Grant funds target health disparities
BY COREY DAVIS
Wednesday, November 29, 2017
The Kate B. Reynolds Charitable Trust is continuing to help improve the health outcomes for residents in Nash and Edgecombe counties as it recently gave away more than $300,000 in grant funding to local agencies.
The trust approved a $195,828 grant to the N.C. Association of Community Development Corps. to provide leadership training and skill building on how community conditions impact health to residents in 14 of the Twin Counties’ most marginalized communities.
The grant builds on community improvement efforts resulting from the Twin Counties Visioning and Strategic Planning Process, which highlighted deep inequities in the health outcomes of Twin Counties residents based on race, trust officials said. The grant will allow the association to connect residents with Legal Aid of North Carolina, a nonprofit law firm that provides free legal services in civil matters to low-income people.
Sue Perry Cole, president and CEO of the association, said you can’t tell people to just eat better and exercise more because where you live is a leading indicator of health.
“We reached out to Legal Aid of NC because they have expertise in fair housing enforcement,” Cole said. “With their help, we are folding into our work this notion that there is a law called the Fair Housing Act that provides for changing the conditions that many people face in these neighborhoods. We need improved housing and more housing choices, which will require broad reform and citizen partcipation.”
Trust officials said with the grant, the association also will expand its community academy program, which cultivates resident leadership in the Twin Counties Visioning and Strategic Planning Process and related community revitalization efforts. The funding also will go toward engagement efforts focusing on youth participation and building future community leaders.
Aidil Ortiz, program officer for the Kate B. Reynolds Charitable Trust, said the community academy program helps communities understand local government better.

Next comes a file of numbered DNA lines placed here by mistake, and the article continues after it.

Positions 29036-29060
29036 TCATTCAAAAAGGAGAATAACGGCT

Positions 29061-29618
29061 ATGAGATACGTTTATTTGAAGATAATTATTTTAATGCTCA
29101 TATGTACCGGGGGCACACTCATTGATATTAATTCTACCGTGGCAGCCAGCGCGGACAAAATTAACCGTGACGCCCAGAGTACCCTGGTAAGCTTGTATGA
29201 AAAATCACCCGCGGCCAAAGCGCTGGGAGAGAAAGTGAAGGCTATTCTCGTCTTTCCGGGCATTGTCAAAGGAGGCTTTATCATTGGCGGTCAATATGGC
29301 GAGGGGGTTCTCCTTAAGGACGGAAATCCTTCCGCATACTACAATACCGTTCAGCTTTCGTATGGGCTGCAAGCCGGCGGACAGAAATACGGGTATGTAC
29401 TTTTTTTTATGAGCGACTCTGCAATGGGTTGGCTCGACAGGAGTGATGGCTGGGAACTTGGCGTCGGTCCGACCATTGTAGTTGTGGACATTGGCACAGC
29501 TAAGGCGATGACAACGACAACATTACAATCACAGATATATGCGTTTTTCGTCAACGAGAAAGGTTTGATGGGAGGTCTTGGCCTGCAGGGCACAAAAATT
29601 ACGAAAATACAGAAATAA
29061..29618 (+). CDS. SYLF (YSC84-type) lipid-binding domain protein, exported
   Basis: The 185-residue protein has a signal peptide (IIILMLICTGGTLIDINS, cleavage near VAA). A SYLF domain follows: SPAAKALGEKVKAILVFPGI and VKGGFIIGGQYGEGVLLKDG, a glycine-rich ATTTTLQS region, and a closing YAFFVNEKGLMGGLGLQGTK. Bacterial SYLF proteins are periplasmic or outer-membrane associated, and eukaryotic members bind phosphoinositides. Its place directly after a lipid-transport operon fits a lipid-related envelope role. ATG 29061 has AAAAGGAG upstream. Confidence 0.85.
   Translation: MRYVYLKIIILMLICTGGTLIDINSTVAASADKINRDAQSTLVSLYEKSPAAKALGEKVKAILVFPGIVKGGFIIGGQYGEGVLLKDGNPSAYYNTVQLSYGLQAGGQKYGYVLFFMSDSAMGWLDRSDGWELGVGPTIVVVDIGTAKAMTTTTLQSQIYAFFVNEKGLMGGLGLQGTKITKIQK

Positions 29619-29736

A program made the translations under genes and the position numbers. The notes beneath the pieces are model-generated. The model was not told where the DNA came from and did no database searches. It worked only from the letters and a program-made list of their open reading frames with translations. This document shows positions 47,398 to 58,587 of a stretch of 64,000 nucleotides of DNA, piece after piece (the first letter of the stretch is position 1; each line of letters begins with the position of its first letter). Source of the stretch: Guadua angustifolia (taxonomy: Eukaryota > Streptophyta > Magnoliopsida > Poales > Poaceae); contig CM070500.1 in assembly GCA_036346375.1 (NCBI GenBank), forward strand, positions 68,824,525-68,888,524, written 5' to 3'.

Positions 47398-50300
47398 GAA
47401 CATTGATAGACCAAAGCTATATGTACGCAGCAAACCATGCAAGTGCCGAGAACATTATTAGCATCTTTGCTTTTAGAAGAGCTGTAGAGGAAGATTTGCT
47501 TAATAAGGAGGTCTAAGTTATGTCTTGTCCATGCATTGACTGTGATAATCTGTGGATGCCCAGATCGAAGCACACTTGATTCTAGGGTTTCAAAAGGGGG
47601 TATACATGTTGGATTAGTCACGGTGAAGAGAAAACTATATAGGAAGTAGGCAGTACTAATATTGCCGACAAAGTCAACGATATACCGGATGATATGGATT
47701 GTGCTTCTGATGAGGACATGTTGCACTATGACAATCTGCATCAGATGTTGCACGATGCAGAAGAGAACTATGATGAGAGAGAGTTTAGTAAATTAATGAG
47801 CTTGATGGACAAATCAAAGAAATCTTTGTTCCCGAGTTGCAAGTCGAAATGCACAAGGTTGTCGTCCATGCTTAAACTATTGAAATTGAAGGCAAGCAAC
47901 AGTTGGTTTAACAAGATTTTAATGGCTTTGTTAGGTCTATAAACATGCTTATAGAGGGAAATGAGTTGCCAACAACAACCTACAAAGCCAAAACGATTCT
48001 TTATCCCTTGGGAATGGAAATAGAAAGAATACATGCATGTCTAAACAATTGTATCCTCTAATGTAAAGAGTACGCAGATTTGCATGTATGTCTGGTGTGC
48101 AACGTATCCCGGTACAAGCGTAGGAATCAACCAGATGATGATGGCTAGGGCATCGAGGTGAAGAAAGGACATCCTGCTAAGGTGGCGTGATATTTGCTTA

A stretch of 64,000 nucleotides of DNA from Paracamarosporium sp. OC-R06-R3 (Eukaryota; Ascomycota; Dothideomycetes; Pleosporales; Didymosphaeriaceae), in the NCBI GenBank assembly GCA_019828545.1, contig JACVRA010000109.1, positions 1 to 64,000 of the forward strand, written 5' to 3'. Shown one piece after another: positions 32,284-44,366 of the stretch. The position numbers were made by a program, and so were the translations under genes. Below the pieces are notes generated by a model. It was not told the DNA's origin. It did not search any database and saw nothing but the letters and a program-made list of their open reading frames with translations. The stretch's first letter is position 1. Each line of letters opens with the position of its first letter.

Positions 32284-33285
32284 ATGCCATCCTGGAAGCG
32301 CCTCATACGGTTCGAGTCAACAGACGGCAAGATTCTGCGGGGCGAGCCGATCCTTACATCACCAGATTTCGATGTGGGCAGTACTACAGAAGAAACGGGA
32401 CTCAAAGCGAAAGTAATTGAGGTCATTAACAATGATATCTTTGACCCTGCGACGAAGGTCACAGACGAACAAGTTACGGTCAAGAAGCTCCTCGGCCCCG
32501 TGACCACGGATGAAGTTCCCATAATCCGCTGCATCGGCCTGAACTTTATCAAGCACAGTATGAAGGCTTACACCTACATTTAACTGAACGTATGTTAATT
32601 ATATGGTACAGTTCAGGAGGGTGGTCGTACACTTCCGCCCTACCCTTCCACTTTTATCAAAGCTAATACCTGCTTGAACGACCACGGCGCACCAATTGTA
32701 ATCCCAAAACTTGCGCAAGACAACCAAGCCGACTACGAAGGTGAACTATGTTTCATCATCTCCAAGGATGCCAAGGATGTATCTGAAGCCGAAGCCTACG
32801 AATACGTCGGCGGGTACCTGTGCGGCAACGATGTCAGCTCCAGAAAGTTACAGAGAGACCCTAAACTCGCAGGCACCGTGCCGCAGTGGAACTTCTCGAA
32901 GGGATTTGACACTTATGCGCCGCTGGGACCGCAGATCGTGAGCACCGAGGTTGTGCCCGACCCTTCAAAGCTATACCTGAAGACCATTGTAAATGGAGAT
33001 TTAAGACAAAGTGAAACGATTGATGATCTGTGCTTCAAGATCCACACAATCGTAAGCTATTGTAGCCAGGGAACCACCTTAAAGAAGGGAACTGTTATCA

“This money in the community academy is going to help make sure those groups in those critical neighborhoods are very active and ready to engage the government in what they believe will make their communities better and healthier,” Ortiz said. “This will also help them learn all types of skills, like how to talk to elected officials and understanding functions of government.”
The trust also invested $142,087 in the Franklinton Center at Bricks in Whitakers in Edgecombe County. The Franklinton Center is a former slave plantation that became one of the first accredited schools for African-Americans in the South. Today, it’s a conference, retreat and educational center that serves the community through projects on topics including food justice and literacy outreach, according to the organization’s website.
Ortiz said the Franklinton Center isn’t just a place where people have gathered for an exercise class or learned about nutrition, but for example a place where local farmers have gathered to think about how they’re going to sell more healthy products in the communities or where local school system officials go to discuss what they need to do to provide healthy food or healthy programming to students.
Ortiz said the funding is a way of giving the Franklinton Center more resources to host more gatherings centered around health-related topics. Dr. Laura Gerald, president of the Kate B. Reynolds Charitable Trust, said it’s important for the agency to tackle the issues of fair housing and food access in the Twin Counties.
“As my fellow physicians will tell you, the places where people live, learn, work and play affect a wide range of health risks and outcomes,” Gerald said. “It is hard to help a child with asthma who leaves your office and goes home to a house infested with mold or to treat a patient who does not know where her next meal will come from. “The Twin Counties are on the leading edge of addressing what we call the social determinants of health, which are the conditions, such as housing and employment, outside of the health care system that impact a person’s health and well-being.
“We couldn’t be prouder to continue to partner with the Twin Counties on these critical efforts.”